Written by Stefan Ianev (Clean Health Research & Development Specialist)
Relative strength refers to the ability to produce maximal force relative to your bodyweight. This differs from absolute strength which is the ability to produce maximum force irrespective of body weight.
As an example, suppose you had two individuals as follows:
Body Weight – 100kg
Max Squat – 180kg
Body Weight – 80kg
Max Squat – 160kg
In terms of absolute strength, individual A is stronger than individual B on the squat because they can lift more weight, i.e. 180kg vs 160kg.
However, in terms of relative strength, individual B is stronger because they can squat twice their bodyweight whereas individual A can only squat 1.8 times their bodyweight.
In most sports, relative strength is more desirable that absolute strength, not only for athletes who are bound to competing in a weight class, but also for athletes that need to displace their own bodyweight. That includes all sports with running and jumping.
Consider this for a moment, if two athletes both had equal power in their legs, the lighter athlete would be able to displace their body further when running and jumping because they need to overcome less resistance. The heavier athlete would need to produce more force to displace their body weight the same distance as the lighter athlete.
In addition, the heavier athlete would need to absorb greater landing forces, which would put more stress on their joints. Even from a drop height of 60 cm as an example, ground reaction forces of 2.38 to 4.91 times body weight have been reported (1).
Also, excess muscle hypertrophy changes the pennation angle of the muscle fibers which reduces the velocity of contraction. Therefore, excess hypertrophy can slow athletes down, irrespective of the extra weight they need to displace. If you notice sprinters today are a lot leaner and less muscular than sprinters from a couple of decades ago.
So how does an athlete go about attaining relative strength? How does training for relative strength differ from training for absolute strength?
The primary difference is in the intensity and volume. When training for absolute strength you can train across a broader range of intensities and repetition ranges. Typically, when training for absolute strength you would use between 80-100% of your 1RM for 1 to 8 reps per set. This will allow you to maximize strength by increasing hypertrophy and improving neurological efficiency.
When training for relative strength, you would use between 85-100% of you 1RM for 1 to 5 reps per set. This will allow you to improve neurological efficiency and as well as improving structural adaptations such as increased tendon stiffness, while limiting muscle hypertrophy.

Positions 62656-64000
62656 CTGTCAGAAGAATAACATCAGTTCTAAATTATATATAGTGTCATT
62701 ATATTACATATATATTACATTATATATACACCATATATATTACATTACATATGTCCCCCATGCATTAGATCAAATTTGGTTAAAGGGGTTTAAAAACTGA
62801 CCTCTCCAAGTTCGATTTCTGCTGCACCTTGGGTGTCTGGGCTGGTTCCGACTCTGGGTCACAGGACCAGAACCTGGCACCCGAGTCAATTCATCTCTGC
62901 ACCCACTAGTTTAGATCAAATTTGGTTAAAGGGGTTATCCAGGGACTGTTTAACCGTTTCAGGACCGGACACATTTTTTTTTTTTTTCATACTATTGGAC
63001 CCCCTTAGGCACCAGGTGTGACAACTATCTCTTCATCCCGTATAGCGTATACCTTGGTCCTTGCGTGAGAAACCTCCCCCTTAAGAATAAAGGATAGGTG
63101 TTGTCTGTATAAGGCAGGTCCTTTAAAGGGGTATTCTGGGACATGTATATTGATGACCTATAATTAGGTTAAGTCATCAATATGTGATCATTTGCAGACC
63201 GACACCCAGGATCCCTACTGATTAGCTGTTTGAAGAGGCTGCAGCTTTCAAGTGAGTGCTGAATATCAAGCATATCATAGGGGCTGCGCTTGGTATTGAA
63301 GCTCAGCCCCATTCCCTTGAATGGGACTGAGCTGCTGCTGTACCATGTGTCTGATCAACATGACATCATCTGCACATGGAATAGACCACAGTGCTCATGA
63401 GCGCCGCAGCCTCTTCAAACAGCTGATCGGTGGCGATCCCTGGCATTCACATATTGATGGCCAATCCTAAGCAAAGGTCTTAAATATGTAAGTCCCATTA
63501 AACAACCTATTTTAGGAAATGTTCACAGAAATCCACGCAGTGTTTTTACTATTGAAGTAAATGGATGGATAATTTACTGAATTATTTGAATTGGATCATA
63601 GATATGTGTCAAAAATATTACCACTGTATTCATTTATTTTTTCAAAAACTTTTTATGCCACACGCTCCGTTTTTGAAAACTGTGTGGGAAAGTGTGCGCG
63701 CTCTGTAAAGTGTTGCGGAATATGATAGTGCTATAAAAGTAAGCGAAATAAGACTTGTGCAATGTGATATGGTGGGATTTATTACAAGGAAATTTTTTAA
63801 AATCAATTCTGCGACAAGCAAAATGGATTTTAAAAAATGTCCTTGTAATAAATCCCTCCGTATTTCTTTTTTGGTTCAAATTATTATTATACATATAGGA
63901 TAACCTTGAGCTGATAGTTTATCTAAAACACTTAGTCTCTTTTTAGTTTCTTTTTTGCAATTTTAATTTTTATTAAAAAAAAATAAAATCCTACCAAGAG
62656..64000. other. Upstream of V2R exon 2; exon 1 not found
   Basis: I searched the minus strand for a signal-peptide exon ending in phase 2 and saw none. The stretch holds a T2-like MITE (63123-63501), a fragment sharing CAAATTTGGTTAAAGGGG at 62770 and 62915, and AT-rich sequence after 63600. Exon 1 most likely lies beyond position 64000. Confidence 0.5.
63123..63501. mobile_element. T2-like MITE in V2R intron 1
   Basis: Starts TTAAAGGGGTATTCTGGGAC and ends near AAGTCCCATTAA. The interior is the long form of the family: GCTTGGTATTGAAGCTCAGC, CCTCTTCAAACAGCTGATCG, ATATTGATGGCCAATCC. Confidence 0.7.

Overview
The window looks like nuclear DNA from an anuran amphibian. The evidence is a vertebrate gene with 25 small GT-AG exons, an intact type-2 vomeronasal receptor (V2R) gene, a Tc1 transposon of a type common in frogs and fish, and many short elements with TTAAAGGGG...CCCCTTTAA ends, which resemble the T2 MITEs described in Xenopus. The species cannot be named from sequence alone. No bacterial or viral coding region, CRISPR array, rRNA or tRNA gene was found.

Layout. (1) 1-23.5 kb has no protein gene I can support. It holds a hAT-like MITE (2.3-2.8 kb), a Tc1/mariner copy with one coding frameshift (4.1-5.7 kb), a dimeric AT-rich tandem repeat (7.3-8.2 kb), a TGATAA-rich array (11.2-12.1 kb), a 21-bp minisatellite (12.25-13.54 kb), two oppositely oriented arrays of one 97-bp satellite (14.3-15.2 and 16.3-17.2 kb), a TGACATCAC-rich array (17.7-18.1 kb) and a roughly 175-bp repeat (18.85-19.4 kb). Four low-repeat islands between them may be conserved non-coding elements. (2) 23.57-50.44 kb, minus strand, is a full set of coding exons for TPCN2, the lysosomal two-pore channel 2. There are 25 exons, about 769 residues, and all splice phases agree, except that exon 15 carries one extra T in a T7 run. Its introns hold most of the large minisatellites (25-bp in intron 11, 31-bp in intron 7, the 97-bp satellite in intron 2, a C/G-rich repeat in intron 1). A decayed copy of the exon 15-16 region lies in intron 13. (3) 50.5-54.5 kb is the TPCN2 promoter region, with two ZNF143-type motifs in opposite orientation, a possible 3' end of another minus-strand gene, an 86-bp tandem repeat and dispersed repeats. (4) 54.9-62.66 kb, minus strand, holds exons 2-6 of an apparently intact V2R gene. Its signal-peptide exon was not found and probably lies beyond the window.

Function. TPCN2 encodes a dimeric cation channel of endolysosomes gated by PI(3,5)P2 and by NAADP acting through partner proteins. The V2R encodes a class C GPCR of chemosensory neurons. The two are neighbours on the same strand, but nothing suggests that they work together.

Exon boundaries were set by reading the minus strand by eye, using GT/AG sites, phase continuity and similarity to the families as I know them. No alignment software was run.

By improved neurological efficiency we mean:
- Increased motor unit recruitment
- Increased motor unit synchronization
- Increased motor unit firing frequency (rate coding)
In terms of muscle hypertrophy, a higher volume of work in terms of the total number of reps approaching failure may be required in order to expose the muscles to mechanical loading for a sufficient duration. Studies have shown that hypertrophy is similar for sets of anywhere from 6 to 25 reps on a per set basis (2). However, it appears that for sets of 5 reps or less, more total sets need to be performed to achieve the same hypertrophic effect (2,3).
This suggest that for increasing relative strength, athletes should perform fewer than 5 reps per set, limit the total sets per muscle group to 5 sets or less, and avoid training to failure. This will help ensure that athletes obtain the desired neurological adaptations and structural adaptations of the tendons, without accumulating too much volume to increase hypertrophy.
Equally, if not more important, athletes training for relative strength should maintain their caloric intake slightly below maintenance to avoid putting on bodyweight, because even at a lower volume, there is going to be some hypertrophy taking place when training with near maximal loads.
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- Niu W, Feng T, Jiang C, Zhang M. Peak vertical ground reaction force during two-leg landing: a systematic review and mathematical modeling [published correction appears in Biomed Res Int. 2015;2015:941923]. Biomed Res Int. 2014;2014:126860. doi:10.1155/2014/126860
- Schoenfeld BJ, Grgic J, Ogborn D, Krieger JW. Strength and Hypertrophy Adaptations Between Low- vs. High-Load Resistance Training: A Systematic Review and Meta-analysis. J Strength Cond Res. 2017 Dec;31(12):3508-3523. doi: 10.1519/JSC.0000000000002200. PMID: 28834797.
- Schoenfeld BJ, Ratamess NA, Peterson MD, Contreras B, Sonmez GT, Alvar BA. Effects of different volume-equated resistance training loading strategies on muscular adaptations in well-trained men. J Strength Cond Res. 2014 Oct;28(10):2909-18. doi: 10.1519/JSC.0000000000000480. PMID: 24714538.